The government of Saskatchewan announced a $4-billion project on Thursday.
The plan is to irrigate some 202,000 hectares of land with water from Lake Diefenbaker over the next decade, effectively doubling the amount of irrigable land in Saskatchewan.
Work is set to begin immediately according to a government news release, which said $22.5 million will be invested in engineering and initial construction costs. Preliminary soil quality analysis along the Qu'Appelle South irrigation project area will also start this year.
"By doubling the amount of irrigable land in our province, this project will be a massive step in completing the goals our government has set out in our 2030 growth plan," Premier Scott Moe said in the news release.
The project will take place in three phases.
Phase 1 will cost $500 million and includes the rehabilitation and expansion of the existing westside irrigation canal system.
That work will create about 32,300 more hectares of irrigable land and is considered one of the most "shovel ready" irrigation projects in the province.
Phases 2 and 3 of the project could cost up to $3.5 billion.
Phase 2 would see the expansion and buildout of the westside irrigation project, creating 105,000 hectares of irrigable land. When complete, land near Macrorie, Milden, Zealandia and Delisle and Asquith will be available for irrigation.
Phase 3 will see the buildout of the Qu'Appelle South irrigation project, adding another 48,500 hectares of irrigable land from Lake Diefenbaker south.
The government news release said that project would run near Tugaske, Eyebrow down to Marquis and into Buffalo Pound Lake.
"It would provide Moose Jaw-Regina corridor and southern Saskatchewan with a secure source of water for the next century and act as a catalyst for significant industrial expansion in years to come," the release said.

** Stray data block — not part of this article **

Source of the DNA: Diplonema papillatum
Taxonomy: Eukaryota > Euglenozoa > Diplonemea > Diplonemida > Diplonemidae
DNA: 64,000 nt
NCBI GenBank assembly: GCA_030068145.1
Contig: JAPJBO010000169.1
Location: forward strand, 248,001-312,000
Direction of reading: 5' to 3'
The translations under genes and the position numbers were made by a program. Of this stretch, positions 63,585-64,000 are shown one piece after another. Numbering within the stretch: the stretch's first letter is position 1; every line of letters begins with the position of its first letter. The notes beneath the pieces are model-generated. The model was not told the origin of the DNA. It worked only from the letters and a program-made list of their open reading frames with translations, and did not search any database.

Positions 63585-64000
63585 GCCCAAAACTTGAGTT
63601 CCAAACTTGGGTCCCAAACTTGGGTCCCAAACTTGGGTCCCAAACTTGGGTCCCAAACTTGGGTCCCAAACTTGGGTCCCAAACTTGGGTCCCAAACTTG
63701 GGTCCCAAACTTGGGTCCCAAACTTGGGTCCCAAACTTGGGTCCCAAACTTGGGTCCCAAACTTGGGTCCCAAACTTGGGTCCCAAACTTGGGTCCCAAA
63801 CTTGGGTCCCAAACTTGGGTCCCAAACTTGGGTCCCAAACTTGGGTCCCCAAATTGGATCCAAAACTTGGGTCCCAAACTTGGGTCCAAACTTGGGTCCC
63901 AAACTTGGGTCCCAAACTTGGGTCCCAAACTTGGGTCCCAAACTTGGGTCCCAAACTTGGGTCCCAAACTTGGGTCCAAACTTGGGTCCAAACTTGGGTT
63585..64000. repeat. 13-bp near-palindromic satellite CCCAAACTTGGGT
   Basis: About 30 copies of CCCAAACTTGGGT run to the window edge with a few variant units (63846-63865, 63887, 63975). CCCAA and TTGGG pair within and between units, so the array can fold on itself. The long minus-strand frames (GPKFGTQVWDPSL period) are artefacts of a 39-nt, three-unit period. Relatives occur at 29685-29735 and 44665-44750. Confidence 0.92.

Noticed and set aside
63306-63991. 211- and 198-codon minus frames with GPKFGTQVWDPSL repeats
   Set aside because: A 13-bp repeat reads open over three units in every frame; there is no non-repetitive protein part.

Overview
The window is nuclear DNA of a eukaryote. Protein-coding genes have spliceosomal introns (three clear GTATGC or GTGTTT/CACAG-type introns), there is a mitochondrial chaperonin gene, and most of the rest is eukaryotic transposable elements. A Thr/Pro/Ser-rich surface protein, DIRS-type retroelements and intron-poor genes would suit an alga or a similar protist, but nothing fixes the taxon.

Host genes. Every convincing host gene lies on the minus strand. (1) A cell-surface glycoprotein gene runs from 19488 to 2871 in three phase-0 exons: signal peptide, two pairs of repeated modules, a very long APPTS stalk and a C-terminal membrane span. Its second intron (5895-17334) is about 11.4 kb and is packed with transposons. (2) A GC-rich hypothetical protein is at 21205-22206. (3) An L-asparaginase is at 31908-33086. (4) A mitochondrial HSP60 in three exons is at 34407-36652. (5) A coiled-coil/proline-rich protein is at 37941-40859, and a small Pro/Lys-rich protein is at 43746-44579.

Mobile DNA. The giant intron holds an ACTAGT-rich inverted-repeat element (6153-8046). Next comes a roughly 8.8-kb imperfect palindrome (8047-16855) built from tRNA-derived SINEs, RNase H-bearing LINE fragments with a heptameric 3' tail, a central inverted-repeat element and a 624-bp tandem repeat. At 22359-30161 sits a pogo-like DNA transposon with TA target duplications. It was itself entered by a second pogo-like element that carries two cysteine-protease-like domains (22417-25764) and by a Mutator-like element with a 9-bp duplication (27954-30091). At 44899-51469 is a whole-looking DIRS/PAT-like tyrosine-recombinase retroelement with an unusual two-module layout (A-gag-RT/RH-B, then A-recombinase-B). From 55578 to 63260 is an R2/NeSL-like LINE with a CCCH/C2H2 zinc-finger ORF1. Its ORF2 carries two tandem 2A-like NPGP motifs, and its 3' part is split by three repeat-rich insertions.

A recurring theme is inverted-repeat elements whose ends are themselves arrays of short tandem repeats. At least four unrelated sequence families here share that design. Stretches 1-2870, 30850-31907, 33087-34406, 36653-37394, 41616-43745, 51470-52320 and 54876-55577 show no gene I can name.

The government is seeking federal funding to support planning work and "significant long-term funding" to support the project.
Government touts economic impact
The government says the project will increase the province's gross domestic product between $40-$80 billion over the next 50 years.
The project will also create about 2,500 construction jobs a year over the next 10 years according to the government release.
"Irrigation is an important part of the Saskatchewan agriculture industry and the economy," said Lyle Stewart, legislative secretary to the minister of the Water Security Agency.
"It supports the growth of diverse, high-value crops, which increases on-farm profitability, value-added processing opportunities, business attraction and employment."
Further consultation to come
At a news conference about the announcement on Thursday, Stewart said consultation with stakeholders are set to begin immediately.
Stewart said consultations with Indigenous communities along the project routes have not yet been completed.
"The negotiations with First Nations will begin immediately or almost immediately," Stewart said.
"We don't expect great pushback; we know that they will appreciate the fact that this is good for the Qu'Appelle Valley water system and it should allow it, over time, to return to more normal conditions."
Stewart said the government would do its best to mitigate any concerns from any stakeholder that arise during the consultation process.